Delhi Pollution Crisis: Vidhi Centre’s Documentary Shows Why Supreme Court Judgment Failed on Ground Level Implementation

As yet another Diwali passes by, no respite is at the horizon for the smog-filled Delhi NCR. There is poison in the air. This has happened despite a cracker ban imposed by the Supreme Court of India vide the decision in Arjun Gopal v. Union of India in 2018. Crackers went off as if this was the last Diwali that people would celebrate. In the capital and the areas around, the air quality was among the poorest in the world.

Examining the judgment and its implementation, Vidhi Centre for Legal Policy released ‘Hari Phuljhari: A Documentary on the Firecrackers Ban in Delhi’, a documentary on the eve of Diwali.

In 2016, three parents had filed a Public Interest Litigation on behalf of their toddlers’ right to a healthy environment. The petition sought relief against crop burning, the use of firecrackers during the festival season, and any other such incidents that added to the already prevalent problem of air pollution in the country.

The petitioners sought restriction of firework licenses and awareness on low hazard fireworks. The court also ordered at that time that fireworks can be used from 7:00 pm to 9:00 pm. The police authorities were made to ensure that no such activity of smuggling fireworks takes place and that no fireworks are being burst in silence zones. The government and teachers were asked to generate awareness about the responsible use of fireworks.

However, as the documentary shows, the Supreme Court decision received mixed reactions.

The documentary explores the implementation of the Court’s order in two aspects mainly the use of fireworks, and the manufacturing of firecrackers after two years since the judgement was pronounced.

On one hand, the decision was hailed for protecting the individual’s right to a clean and healthy environment, while on the other hand people contested their right to occupation, livelihood and freedom of religion.

Many of those interviewed contested their right to celebrate Diwali.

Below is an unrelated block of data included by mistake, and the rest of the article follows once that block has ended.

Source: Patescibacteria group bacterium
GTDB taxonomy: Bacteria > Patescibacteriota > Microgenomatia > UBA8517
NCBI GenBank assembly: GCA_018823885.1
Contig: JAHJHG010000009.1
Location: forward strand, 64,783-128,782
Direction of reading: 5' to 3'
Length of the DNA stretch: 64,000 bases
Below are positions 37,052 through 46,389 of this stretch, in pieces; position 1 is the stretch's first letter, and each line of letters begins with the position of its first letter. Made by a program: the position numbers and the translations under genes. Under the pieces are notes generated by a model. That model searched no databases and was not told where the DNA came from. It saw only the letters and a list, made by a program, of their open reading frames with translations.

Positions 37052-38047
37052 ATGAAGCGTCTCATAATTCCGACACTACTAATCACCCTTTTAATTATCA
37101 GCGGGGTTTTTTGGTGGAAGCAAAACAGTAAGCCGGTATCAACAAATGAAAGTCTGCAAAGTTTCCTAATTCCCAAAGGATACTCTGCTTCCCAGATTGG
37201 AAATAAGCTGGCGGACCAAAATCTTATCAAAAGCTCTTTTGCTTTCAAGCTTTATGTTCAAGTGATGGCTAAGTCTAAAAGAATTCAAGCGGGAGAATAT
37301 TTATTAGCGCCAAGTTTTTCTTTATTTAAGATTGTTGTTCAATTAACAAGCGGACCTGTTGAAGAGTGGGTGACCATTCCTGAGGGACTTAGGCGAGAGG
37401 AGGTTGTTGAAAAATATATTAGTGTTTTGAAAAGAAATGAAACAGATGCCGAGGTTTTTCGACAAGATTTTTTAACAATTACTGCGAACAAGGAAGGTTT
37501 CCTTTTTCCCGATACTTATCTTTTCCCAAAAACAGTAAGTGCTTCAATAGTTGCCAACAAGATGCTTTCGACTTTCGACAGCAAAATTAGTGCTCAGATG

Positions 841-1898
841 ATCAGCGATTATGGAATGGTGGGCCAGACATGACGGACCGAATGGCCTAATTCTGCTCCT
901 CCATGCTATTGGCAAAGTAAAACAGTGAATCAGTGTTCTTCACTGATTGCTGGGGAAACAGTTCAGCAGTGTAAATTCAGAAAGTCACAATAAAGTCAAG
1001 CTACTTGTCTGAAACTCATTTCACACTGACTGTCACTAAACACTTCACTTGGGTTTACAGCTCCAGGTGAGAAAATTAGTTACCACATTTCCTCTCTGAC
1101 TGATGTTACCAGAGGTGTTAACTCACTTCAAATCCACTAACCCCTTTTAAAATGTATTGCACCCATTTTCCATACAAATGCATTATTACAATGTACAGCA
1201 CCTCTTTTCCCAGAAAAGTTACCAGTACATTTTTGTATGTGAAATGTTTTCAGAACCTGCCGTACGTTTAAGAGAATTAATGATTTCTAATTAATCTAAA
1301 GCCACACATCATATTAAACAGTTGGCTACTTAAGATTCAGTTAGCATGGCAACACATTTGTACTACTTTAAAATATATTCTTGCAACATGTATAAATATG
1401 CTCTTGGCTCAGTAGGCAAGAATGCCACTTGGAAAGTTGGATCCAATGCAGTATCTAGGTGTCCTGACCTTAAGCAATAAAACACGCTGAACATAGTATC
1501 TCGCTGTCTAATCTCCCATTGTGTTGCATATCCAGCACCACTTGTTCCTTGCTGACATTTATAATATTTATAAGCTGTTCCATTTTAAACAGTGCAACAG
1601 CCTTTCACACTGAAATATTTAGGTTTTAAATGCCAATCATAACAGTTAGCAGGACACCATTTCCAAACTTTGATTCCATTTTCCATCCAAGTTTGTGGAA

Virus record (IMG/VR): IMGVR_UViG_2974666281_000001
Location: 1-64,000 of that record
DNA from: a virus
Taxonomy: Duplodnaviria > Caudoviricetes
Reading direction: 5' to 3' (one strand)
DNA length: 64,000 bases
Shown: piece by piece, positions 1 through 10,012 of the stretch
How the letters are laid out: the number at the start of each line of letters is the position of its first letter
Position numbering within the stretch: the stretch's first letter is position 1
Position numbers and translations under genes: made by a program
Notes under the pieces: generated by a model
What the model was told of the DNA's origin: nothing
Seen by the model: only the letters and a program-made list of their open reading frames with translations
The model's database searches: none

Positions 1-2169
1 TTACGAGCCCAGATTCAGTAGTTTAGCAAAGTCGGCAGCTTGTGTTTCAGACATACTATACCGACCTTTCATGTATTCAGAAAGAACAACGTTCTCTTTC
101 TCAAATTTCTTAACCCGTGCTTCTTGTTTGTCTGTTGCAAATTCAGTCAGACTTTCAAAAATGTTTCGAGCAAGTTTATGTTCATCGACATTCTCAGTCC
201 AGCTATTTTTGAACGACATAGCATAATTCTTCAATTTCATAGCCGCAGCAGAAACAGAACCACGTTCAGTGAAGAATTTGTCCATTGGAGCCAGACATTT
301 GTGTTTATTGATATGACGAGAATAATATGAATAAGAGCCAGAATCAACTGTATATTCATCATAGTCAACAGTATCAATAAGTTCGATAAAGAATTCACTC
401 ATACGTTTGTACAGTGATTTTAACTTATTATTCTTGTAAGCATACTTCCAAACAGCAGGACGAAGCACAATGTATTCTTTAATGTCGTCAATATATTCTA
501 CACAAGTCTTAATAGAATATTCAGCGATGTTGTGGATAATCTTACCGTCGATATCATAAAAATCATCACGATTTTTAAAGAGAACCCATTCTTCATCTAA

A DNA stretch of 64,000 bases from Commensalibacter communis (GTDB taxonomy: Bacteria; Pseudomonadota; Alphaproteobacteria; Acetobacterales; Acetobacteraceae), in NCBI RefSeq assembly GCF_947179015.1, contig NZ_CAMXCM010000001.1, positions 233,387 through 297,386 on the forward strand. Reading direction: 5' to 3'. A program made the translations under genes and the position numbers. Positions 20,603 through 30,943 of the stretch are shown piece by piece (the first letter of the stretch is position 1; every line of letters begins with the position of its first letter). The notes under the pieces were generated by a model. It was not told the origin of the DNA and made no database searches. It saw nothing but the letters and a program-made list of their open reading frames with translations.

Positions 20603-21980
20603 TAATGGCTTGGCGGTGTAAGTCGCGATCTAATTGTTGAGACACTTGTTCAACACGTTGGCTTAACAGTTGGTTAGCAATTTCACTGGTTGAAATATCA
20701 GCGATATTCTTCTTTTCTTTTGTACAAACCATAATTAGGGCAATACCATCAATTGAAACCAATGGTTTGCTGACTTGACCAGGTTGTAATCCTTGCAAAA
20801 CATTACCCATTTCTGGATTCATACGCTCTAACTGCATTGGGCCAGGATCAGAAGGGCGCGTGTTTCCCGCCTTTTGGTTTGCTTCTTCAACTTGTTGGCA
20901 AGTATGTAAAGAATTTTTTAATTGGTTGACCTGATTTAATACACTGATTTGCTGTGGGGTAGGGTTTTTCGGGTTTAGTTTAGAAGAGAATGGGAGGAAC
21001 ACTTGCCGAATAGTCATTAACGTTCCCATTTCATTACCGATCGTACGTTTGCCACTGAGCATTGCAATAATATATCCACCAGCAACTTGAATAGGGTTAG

The documentary notes an Economic Times study found that, despite the firecracker ban, over 5 million kg of Fireworks were burnt in Delhi on Diwali in 2018. Some interviewees wondered if a complete ban throughout the country would help better in tackling the problem of air pollution.

The court also ordered the use of ‘green crackers’. According to India Today, firework manufacturers had to suspend operations for over four months which landed them an 800 crore debt and further impacted ten lakh labourers employed in the industry.

Saurabh Bhasin, the petitioner in the 2018 case, says that a ‘green cracker’ is still a firecracker contributing towards the already deteriorating air quality. He argued that it was the state’s responsibility to help educate people regarding the long term ill-effects of air pollution on the quality of life.

A. Vijay Kumar, a journalist with Pyro India News, said that inadequacies were found in the conducting of a demo by NEERI (National Environmental Engineering Research Institute ) regarding the production of green crackers in Sivakasi.

Dr. Arvind Kumar of Sri Ganga Ram Hospital, who had filed an affidavit in the case, said that the use of firecrackers could no longer be looked at from a “religious or political angle but by a pure health angle”. He remarked on how pollution had become a ‘way of life’ as people are unaware of what clean air even feels like.

At the screening of the documentary, retired Supreme Court judge Madan Lokur said, “The problem of air pollution needs to be looked at from a broader perspective as it is a problem of health and education, and needs to be solved collectively by the society as a whole, as it affects everyone equally and can be solved only through strong political will.”

In a gripping narrative, the documentary shows that in order to tackle the problem of air pollution, the whole nation had to stand together and work collectively by becoming more conscious about their daily activities. Everyone has an individual responsibility to understand the gravity of air pollution and its effects on the more vulnerable portion of the society such as children and the elderly.

It is not merely the responsibility of the court or the government to deal with the vexed problem of air pollution. Each one of us needs to contribute our bit.

(Sukhman Sandhu is a student at the Rajiv Gandhi National University of Law, Punjab. She is presently an intern with The Leaflet.)